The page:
Howard Blum’s latest book is about many things as the sub-title implies: Vengeance, Salvation and World War II.  Palestine was under British control and in November 1944 the British finally agreed to send five thousand Jewish soldiers to fight the Nazis.  This may be surprising to some people who assumed Jews weren’t allowed to fight back against Nazi tyranny and the horrors of the Holocaust. While the brigade’s contributions had very little influence on the eventual outcome, still they were extremely proud to have been allowed to serve.  In fact, at times it was downright frustrating to be held back to participate in only minor operations.  Yet, when given the chance to fight the Jewish Brigade proved themselves more than adequate to the task at hand.  Of course, by the time the brigade was sent to Europe the war was winding down.  Five months later Hitler and the Germans were soundly defeated. The men chosen to serve in the brigade had been living in Palestine, having migrated there from various parts of the world.  At this time, of course, the State of Israel was non-existent.  It was extremely heart-wrenching for the brigade to witness first-hand the persecution of their brethren at the hands of the Nazis.  That’s when things got rather interesting. As one reads the book it sounds much like a novel.  However, this is a true story of how this group not only ably served, but once the war had ended remained “on duty” while pillaging the enemy and exacting vengeance.  It’s quite an interesting story full of details of exploits these fiercely and proudly Jewish men...

Book Review Thursday: Chasing the Last Laugh: Mark Twain’s Raucous and Redemptive Round-the-World Comedy Tour

So much has been written about Samuel Clemens, a.k.a. Mark Twain.  One might assume there couldn’t possibly be one more book written about one of America’s most beloved characters.  Author Richard Zacks, however, has managed to do just that in his latest book. Zacks brought the story to life through Twain’s never published notebooks and correspondence, bringing a unique perspective to a somewhat “dark period” in the author’s life.  Mark Twain was a highly successful humorist and author, but as a businessman he failed in 1894 after investing in an ill-conceived invention which never quite lived up to its potential. As a result his publishing company went under; buried in debt, he declared bankruptcy.  His wife Olivia (Livy), a coal heiress, was heartsick at the possibility of their good name being sullied.  Twain promised Livy he would pay back every penny despite the fact there was no legal responsibility to do so once he filed for bankruptcy.  But, how to do that? Twain, at this point in his life, really hated the idea of performing, yet it seemed the only way to make headway against the mountains of debt.  He was fifty-nine years of age but set out to make good on his word by embarking on an around-the-world comedy tour.  After traveling throughout the American West he and Livy and daughter Clara set sail for places like Australia, New Zealand, India and South Africa where he entertained sold-out audiences. The book tells the story of their travels and adventures (and let’s face it with Mark Twain, some misadventures), including a wild ride down a Himalayan mountain, while interspersing...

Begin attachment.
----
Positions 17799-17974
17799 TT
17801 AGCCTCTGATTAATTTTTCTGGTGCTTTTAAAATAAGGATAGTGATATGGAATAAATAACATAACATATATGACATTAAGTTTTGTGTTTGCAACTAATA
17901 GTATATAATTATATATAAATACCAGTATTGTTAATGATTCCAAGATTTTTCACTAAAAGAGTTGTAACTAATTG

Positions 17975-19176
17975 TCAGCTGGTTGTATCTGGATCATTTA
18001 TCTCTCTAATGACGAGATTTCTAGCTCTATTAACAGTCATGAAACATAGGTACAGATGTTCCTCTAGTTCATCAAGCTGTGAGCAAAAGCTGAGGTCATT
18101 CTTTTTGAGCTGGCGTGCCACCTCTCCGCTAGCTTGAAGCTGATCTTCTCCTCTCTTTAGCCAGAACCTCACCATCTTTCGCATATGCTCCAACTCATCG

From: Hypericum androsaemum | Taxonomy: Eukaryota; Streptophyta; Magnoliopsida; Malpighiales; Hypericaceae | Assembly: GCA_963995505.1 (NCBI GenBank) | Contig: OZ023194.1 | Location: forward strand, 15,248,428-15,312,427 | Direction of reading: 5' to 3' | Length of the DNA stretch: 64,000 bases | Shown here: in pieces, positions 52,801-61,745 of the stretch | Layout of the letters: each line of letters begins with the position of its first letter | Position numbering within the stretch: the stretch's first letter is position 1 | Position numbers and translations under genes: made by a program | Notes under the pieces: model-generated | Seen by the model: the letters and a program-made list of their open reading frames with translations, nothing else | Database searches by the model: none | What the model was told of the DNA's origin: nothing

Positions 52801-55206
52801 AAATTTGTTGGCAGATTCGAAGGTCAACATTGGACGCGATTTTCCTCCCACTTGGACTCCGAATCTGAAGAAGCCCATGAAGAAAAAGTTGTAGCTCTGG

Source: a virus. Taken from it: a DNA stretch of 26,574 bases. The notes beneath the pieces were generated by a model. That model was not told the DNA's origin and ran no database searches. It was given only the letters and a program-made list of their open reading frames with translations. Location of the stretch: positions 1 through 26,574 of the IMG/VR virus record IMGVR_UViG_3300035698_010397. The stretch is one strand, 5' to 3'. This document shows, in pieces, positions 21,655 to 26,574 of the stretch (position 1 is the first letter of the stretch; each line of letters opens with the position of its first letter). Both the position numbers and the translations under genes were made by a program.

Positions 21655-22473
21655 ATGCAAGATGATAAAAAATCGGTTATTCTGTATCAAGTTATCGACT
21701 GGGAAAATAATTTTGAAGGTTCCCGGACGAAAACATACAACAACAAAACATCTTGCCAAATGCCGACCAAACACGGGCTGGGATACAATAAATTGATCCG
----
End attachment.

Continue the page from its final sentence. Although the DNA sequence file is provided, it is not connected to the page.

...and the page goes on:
Book Review Thursday: Two World War II Spy Stories